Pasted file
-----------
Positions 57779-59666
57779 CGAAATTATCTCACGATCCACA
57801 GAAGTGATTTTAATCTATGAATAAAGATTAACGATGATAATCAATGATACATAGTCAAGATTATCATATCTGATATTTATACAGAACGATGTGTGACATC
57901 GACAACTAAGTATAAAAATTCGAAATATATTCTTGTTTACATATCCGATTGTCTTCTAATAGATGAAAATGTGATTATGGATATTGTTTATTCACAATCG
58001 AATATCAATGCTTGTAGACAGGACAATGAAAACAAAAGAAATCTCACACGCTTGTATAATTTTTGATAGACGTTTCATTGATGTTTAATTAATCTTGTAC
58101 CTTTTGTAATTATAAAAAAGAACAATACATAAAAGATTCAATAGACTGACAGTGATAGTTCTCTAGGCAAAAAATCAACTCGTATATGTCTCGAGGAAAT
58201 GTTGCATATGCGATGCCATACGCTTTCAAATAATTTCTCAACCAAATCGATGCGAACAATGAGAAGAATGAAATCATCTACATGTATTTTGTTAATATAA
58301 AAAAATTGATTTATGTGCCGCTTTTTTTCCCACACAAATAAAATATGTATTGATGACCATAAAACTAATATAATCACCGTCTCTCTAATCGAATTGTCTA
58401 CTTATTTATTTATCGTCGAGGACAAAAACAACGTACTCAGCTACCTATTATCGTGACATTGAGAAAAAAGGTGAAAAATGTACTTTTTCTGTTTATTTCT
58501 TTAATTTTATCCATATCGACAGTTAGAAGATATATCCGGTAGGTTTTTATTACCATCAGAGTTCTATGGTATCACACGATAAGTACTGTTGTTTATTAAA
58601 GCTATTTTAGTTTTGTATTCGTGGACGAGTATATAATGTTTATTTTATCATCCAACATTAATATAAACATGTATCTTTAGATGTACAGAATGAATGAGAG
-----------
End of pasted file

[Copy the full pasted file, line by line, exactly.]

Positions 57779-59666
57779 CGAAATTATCTCACGATCCACA
57801 GAAGTGATTTTAATCTATGAATAAAGATTAACGATGATAATCAATGATACATAGTCAAGATTATCATATCTGATATTTATACAGAACGATGTGTGACATC
57901 GACAACTAAGTATAAAAATTCGAAATATATTCTTGTTTACATATCCGATTGTCTTCTAATAGATGAAAATGTGATTATGGATATTGTTTATTCACAATCG
58001 AATATCAATGCTTGTAGACAGGACAATGAAAACAAAAGAAATCTCACACGCTTGTATAATTTTTGATAGACGTTTCATTGATGTTTAATTAATCTTGTAC
58101 CTTTTGTAATTATAAAAAAGAACAATACATAAAAGATTCAATAGACTGACAGTGATAGTTCTCTAGGCAAAAAATCAACTCGTATATGTCTCGAGGAAAT
58201 GTTGCATATGCGATGCCATACGCTTTCAAATAATTTCTCAACCAAATCGATGCGAACAATGAGAAGAATGAAATCATCTACATGTATTTTGTTAATATAA
58301 AAAAATTGATTTATGTGCCGCTTTTTTTCCCACACAAATAAAATATGTATTGATGACCATAAAACTAATATAATCACCGTCTCTCTAATCGAATTGTCTA
58401 CTTATTTATTTATCGTCGAGGACAAAAACAACGTACTCAGCTACCTATTATCGTGACATTGAGAAAAAAGGTGAAAAATGTACTTTTTCTGTTTATTTCT
58501 TTAATTTTATCCATATCGACAGTTAGAAGATATATCCGGTAGGTTTTTATTACCATCAGAGTTCTATGGTATCACACGATAAGTACTGTTGTTTATTAAA
58601 GCTATTTTAGTTTTGTATTCGTGGACGAGTATATAATGTTTATTTTATCATCCAACATTAATATAAACATGTATCTTTAGATGTACAGAATGAATGAGAG